Whilst you’re at it, don’t forget to celebrate the smile from the stranger on the street, or the dog wagging its tail, or that text message that made you crack up.
Celebrate the kiss and the embrace.
Celebrate the rain and the clouds and the bottle of wine in your fridge.
Celebrate your favourite tea in your favourite mug.
Celebrate the colour of the aubergine (OK, OK – I know – I am pushing it here, but I do and I have! I celebrate every grape on the fruit bowl).

I used to scoff at people who would talk about appreciating and celebrating the small stuff. What fun is small stuff? I thought. I want my life to be big and bold and bright and adventurous. Not really into the small stuff. Now I realise the small stuff IS the big stuff.
It can blow your mind, the beauty of it.

Think big, be bold, celebrate.
The magic is at your fingertips.
Right now. Failure and all.

I have become pretty good at failing forward. It’s a skill I teach. Let me show you how: take a look at the HappyPhD Online Course

Should I quit my PhD?

Last week an old friend and PhD colleague popped up on facebook. In fact I hadn’t spoken to him in eight years, since the moment he decided to quit his PhD. I remember going for a coffee together, him rather pensively stirring his sugar into his espresso, and telling me that was it – he was leaving. “One year of writing a PhD, and I haven’t been this depressed in my entire life,” he said. He also told me his professor was trying to persuade him to stay: his work appeared to be promising (and he was the kind of professor who likely saw being depressed and miserable as an integral part of academic life, and nothing to be overly concerned about).

I remember that coffee chat well, and I also remember being impressed with his decision to leave. In my mind it was a courageous decision: to not stay ‘just because’, but to actively quit because staying was simply not the right thing to do.

There are so many reasons to keep plodding along:

    1. Not wanting to ‘fail’, in your own eyes or the eyes of others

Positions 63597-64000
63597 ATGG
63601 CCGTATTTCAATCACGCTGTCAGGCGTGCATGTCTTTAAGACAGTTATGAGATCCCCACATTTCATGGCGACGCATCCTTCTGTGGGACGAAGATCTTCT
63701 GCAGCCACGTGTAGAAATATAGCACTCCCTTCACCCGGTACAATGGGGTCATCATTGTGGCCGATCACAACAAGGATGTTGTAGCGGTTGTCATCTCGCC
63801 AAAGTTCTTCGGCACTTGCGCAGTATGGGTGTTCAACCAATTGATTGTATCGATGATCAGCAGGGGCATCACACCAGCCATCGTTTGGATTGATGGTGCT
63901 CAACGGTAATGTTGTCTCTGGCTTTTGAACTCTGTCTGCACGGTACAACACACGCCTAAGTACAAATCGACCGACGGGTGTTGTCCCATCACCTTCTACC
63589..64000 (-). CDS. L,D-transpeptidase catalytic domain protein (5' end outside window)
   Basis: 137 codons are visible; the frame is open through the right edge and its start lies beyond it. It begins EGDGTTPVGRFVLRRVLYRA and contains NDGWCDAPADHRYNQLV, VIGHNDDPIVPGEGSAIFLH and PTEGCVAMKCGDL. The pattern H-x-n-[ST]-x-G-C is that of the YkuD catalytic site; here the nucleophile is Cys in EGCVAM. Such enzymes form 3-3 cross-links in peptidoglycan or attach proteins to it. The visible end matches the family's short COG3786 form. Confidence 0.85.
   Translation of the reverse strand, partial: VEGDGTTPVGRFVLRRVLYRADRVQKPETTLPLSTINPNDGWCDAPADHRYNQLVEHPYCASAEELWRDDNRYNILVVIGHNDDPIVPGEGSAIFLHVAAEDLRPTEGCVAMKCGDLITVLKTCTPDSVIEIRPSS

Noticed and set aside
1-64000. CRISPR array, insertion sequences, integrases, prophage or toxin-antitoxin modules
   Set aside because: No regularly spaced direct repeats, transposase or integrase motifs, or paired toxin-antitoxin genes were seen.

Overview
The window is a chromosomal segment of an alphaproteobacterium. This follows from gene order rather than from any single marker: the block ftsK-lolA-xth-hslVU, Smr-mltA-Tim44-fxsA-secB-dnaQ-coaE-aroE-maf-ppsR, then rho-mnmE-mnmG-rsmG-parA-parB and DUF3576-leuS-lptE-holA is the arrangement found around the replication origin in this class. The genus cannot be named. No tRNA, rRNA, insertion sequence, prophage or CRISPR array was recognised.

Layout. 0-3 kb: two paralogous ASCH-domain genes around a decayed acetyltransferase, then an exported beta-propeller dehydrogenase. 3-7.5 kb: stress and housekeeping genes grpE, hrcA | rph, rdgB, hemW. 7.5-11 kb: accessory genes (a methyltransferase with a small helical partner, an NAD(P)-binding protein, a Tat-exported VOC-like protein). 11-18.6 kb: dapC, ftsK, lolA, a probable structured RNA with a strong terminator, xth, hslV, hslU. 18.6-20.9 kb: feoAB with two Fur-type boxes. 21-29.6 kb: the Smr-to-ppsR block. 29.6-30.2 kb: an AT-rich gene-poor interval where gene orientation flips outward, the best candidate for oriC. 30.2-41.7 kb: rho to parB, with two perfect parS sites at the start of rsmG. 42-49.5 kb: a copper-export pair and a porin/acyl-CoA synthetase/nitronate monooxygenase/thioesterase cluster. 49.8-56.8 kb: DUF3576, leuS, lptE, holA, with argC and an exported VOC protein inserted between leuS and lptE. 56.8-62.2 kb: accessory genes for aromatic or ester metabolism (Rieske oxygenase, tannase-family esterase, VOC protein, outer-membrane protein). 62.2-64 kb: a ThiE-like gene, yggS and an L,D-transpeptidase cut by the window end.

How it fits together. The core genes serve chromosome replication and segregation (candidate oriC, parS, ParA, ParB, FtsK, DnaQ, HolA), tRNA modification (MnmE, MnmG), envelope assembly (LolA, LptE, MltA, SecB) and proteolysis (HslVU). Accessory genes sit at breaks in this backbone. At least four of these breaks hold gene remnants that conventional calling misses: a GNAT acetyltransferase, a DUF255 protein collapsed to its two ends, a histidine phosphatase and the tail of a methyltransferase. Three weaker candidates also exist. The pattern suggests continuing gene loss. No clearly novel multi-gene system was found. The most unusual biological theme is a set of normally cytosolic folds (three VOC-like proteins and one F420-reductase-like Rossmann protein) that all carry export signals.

2. Not wanting to give up the ‘certainty’ of a miserable PhD life in favour of a potentially equally miserable life outside of academia (and thus failing twice!)
    3. Not wanting to give up on something that sounds good, even though it may not feel good (again failure!)
    4. Not having to be confronted with your general cluelessness about life in general (failing full stop)

So, yes, basically just avoiding failure.

You realise of course, that I am not talking about my friend here. I am talking about myself. I thought he was courageous for leaving. Maybe I should have done the same.

I mentioned I would be giving a talk at our university in a month’s time. “You should come along,” I said. “I can tell them how to write a PhD without going nuts, and you could tell them about how to leave before you do!”

If you are doubting whether this whole PhD business is (still) right for you, consider the following:

1. Only pursue a PhD for the right reasons. In my mind, there are basically two, the first being the most important:
A. Writing a PhD is something you intrinsically want to do.
B. A career in academia is a career you are seriously considering pursuing.
(There is one exception: in some career paths – I am thinking about medicine- you are expected to write a PhD at one stage. In that case you just have to suck it up and do it, whether you like it or not).

2. If you are not enjoying doing your research, and are miserable a lot of the time nobody is stopping you from quitting. I am not talking about the bumps in the road that anyone writing a PhD has to face at some point. I am talking about semi-permanent PhD blues. There is nothing wrong with deciding that finishing your PhD is not something you are going to do. In fact, it might be a very good decision.

3. The only one who judges you harshly for the decision to quit your PhD is you! My friend thought I considered him a loser for quitting, and to be honest it broke my heart to hear him say that (my heart breaks easily). Of course I did not think anything of the sort. It is courageous to take bold decisions that are right for you. Conversely, it is cowardly to not take decisions you should take, because it goes against the conventions of what constitutes ‘success’ and ‘failure’.

4. Really, forget about ‘success’ and ‘failure’ and what it’s supposed to look like. You will never figure it out, anyway. (Or, if you do, email me and explain it to me – I need educating).

Are you contemplating quitting your PhD? Tell me in the comments!